The Homeschooling Debate Continues: Advantages & Disadvantages
For years, parents and educators have debated whether or not homeschooling children has more positives or negatives. And because recently, more families have chosen to homeschool than ever before, the conversation is once again being discussed around the country and the world.
While there are certainly advantages to homeschooling, below are just a few of the arguments from the other side that show the possible downsides to keeping kids out of classrooms.
Socializing With Peers Is Vital to Early Development
Some say that children who are homeschooled miss out on early socialization with other kids their age, which is essential to their emotional development.
And without socializing, children might not learn the communication skills they need to succeed later in life.
Homes Don’t Have the Resources Schools Do
From science labs to art rooms and extensive libraries, schools have far more hands-on resources for children to use than a standard home has.
And many attest that children who don’t have access to these supplies receive a limited educational experience.
Teaching Kids at Home Is a Big Undertaking
Being a parent is hard on a good day, but trying to ensure children get the best possible education at home can be extremely challenging for many parents.
Some say the added pressure can cause more fighting between parents who homeschool, which experts know absolutely negatively affects children immediately and in the long run.
Children Don’t Have Anyone to Tell About Issues at Home
Often educators are the first ones to hear about it if there is abuse happening in a child’s home.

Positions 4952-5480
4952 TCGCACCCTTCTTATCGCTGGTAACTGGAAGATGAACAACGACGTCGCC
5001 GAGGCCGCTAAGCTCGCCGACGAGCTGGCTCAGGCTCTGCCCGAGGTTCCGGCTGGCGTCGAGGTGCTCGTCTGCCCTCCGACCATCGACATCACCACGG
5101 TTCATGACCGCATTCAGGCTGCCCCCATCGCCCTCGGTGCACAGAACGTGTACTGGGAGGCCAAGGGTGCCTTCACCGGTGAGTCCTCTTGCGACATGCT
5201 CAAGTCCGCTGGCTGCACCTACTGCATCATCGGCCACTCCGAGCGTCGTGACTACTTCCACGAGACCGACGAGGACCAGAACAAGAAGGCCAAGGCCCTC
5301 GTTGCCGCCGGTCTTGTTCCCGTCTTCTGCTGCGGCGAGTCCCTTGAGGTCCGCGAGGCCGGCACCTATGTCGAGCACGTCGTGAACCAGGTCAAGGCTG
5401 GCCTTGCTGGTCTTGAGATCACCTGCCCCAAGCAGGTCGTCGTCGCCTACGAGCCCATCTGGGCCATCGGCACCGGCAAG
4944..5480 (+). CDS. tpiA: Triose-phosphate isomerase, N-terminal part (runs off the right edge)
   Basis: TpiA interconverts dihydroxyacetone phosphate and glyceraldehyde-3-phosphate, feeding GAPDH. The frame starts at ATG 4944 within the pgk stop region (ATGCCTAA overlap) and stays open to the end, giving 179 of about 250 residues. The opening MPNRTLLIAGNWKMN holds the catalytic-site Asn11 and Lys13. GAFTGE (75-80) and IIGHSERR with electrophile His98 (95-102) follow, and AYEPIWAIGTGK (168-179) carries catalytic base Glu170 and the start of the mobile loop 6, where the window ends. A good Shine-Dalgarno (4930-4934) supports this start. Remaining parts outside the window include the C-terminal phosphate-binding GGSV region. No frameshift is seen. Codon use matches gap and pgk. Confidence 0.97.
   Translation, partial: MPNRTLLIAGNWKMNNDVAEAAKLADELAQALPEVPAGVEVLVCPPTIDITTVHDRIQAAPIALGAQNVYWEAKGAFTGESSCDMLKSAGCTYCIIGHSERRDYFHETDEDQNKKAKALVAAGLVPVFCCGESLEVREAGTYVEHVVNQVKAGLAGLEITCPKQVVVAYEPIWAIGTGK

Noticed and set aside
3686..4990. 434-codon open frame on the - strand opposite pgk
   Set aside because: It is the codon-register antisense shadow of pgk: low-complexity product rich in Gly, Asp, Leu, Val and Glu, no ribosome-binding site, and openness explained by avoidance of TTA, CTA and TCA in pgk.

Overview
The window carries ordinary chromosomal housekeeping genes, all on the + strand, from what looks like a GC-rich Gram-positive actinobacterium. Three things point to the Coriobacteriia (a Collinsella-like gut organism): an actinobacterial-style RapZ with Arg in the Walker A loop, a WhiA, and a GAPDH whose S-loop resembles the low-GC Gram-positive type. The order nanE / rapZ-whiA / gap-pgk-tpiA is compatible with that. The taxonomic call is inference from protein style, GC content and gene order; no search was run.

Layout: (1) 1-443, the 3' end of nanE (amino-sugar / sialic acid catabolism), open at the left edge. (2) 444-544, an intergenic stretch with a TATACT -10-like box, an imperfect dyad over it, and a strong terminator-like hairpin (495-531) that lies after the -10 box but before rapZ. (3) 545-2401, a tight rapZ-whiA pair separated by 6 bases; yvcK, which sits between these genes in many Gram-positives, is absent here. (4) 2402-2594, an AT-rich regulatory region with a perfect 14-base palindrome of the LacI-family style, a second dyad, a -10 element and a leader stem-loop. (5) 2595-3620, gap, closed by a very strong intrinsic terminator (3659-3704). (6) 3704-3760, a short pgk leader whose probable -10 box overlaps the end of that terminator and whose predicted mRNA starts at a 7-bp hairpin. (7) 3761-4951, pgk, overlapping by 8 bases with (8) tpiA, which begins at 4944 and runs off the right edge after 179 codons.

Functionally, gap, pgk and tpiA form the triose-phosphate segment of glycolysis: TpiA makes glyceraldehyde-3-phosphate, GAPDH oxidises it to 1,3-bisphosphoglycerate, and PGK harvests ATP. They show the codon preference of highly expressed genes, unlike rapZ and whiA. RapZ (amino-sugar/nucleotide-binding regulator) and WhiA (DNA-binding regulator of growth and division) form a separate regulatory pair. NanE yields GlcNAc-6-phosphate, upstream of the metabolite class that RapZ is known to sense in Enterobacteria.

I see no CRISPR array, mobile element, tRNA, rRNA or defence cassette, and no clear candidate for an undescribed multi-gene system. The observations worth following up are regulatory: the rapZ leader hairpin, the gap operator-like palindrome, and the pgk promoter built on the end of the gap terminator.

Sadly, kids who don’t attend a traditional school simply don’t have anyone to tell or even anyone to notice if things are not okay at home.
Homeschooled Children Can Miss Out on Important Milestones
Some say that a person’s life is marked by important milestones such as prom, graduation, and eventually events like marriage or anniversaries.
But kids who are schooled at home don’t usually have the opportunity to participate in these big and memorable events, and later in life, they may feel as though they missed out.
It’s Extremely Hard to Prepare a Child for College at Home
Although many homeschooled children go on to attend a standard university, the truth is that without going to school beforehand, they will struggle in that environment, even if they know all the information.
Even many traditionally schooled kids have a hard time adjusting when they get to college, but without previous socialization or class structure, some say homeschooled children will have the most trouble with the transition.
Missing Out on Team Activities
Studies have shown that team activities such as sports teach children how to work together, communicate, follow instructions, and win and lose gracefully.
And while some parents who homeschool their kids still ensure they play team sports on local teams, many of these children completely miss out on the opportunity to play on a team.
Schools Provide Professional Counselors
Another huge advantage of traditional schools is that they offer professional counselors or even psychologists to all their students.
Children at home don’t receive this service, and while a listening ear is always helpful, for some children, this resource could be absolutely life-changing.
Lack of Structure Could Have Long Term Consequences
When young adults enter the “real world,” they are often overwhelmed by the sheer amount of self-motivation and time management required to work, stay healthy, and keep their home functioning.
Many argue that because of the lack of structure in a typical homeschooling setup, those kids are even more likely to struggle to stay organized as an adult.
Classrooms Also Have Their Faults
It’s important to note that while there are several arguments against homeschooling, there are also many downsides to a typical classroom.
Children don’t receive as much one-on-one attention, learning is not often personalized to their needs, and many kids fall through the cracks of the system and don’t receive the many benefits of a well-rounded education.
Every Child Is Different
The truth is that every child and family is different, and there is no one right answer for how to best educate the next generation.
But it’s important to understand that there are downsides and upsides to both options; only parents who fully grasp both aspects of homeschooling and traditional schooling can choose what’s right for their kids.